To compensate NRAS property owners for the reduced rent, the scheme originally provided owners with a tax-free incentive from the government of $8,000 per annum over 10 years, which was partially funded by the Commonwealth Government and the relevant state government. As the incentive amount is indexed every year, the NRAS incentive is now $10,661. The tax-free status of the incentive can be highly lucrative. Some earlier NRAS properties are already cash flow positive and have been accrued capital gain in areas where demand outstrips supply.

As an NRAS allocation is attached to a specific property, rather than the owner, the sale of an NRAS property will entitle the new owner to the remaining NRAS incentives left on that property.

What are the potential outcomes of scrapping the NRAS?
Given the tax-free status of the NRAS incentives and the anticipated increase in scarcity of NRAS properties now that the scheme has been scrapped, demand for NRAS properties may potentially increase in the short term, which may drive up the prices of these properties. After all, a tax-free incentive may go a long way in making an investment affordable for some investors.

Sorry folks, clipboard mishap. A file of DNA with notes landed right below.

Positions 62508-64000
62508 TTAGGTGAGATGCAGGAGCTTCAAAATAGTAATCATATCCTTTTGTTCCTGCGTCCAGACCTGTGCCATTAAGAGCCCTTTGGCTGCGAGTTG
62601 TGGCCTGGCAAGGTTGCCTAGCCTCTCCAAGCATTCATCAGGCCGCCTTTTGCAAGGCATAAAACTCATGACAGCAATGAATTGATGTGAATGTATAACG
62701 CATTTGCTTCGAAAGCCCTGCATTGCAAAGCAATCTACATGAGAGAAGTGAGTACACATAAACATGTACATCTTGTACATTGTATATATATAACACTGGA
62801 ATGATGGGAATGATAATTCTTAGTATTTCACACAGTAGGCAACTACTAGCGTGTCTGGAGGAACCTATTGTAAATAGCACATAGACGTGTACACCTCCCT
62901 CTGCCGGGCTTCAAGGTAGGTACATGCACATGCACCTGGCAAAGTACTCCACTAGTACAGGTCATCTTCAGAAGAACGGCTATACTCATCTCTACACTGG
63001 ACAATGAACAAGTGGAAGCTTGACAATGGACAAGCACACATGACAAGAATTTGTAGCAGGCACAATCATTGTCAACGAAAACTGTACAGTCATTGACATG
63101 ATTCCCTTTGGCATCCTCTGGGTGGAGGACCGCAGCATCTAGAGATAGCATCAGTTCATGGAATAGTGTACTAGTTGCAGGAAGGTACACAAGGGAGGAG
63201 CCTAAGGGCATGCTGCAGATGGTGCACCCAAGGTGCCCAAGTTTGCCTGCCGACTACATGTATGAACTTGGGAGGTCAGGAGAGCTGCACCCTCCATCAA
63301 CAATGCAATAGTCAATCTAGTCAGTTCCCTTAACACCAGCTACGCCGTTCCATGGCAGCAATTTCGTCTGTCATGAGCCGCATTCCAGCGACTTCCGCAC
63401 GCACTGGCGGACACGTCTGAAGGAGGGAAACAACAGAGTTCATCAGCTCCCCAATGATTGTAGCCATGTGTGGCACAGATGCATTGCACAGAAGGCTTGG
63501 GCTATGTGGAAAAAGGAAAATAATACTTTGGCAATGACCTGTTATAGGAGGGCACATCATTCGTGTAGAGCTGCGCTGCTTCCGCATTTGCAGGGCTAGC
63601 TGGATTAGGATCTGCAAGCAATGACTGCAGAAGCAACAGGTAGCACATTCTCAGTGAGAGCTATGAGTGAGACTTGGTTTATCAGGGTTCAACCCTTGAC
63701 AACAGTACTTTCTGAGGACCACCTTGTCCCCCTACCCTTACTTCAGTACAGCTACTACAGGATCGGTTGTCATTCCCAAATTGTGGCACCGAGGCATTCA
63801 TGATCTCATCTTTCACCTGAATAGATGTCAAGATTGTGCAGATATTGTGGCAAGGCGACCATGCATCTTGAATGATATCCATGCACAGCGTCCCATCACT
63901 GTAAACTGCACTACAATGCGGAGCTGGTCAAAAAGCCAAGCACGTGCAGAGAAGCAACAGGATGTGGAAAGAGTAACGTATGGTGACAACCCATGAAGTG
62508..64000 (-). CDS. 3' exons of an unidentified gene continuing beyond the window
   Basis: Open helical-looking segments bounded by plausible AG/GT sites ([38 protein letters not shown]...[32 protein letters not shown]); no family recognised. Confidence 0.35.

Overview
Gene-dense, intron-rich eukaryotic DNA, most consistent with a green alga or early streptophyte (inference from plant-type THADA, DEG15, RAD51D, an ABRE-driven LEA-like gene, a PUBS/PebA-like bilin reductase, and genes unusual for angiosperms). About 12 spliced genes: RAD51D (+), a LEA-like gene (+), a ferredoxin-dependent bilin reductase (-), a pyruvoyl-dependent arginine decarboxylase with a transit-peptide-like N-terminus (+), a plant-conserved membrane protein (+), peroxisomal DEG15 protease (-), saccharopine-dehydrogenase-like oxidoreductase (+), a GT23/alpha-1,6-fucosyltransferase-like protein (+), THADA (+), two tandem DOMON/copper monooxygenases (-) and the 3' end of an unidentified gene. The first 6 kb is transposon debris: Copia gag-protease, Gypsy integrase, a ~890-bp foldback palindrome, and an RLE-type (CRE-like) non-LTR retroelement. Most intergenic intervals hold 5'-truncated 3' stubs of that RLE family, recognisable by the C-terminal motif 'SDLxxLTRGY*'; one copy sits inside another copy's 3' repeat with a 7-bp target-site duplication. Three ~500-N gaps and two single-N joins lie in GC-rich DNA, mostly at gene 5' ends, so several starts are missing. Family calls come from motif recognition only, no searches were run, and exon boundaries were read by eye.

Over the medium to longer term, however, there are continuing concerns as to whether these properties will continue to grow in value. In fact, some people go so far as to question whether the prices of these properties will hold or even go backwards.

The rationale for these concerns can be found in a basic demand and supply analysis. Unless there is a severe undersupply of affordable housing stock in the future, once the NRAS incentives cease after 10 years, the properties may no longer be affordable to investors due to the following:
  1. The sudden removal of the tax-free incentives will be a direct financial hit  to the investors, who may now have to address the financial shortfall via  alternative means, eg increasing rent; and 
  2. Tenants in these properties have been relying on artificially reduced rent and may not be able to sustain their tenancies once the investors’ returns are compressed and rent on the properties is increased to compensate for diminishing investor returns. This may result in tenants pushing back on rent increases or even vacating their properties.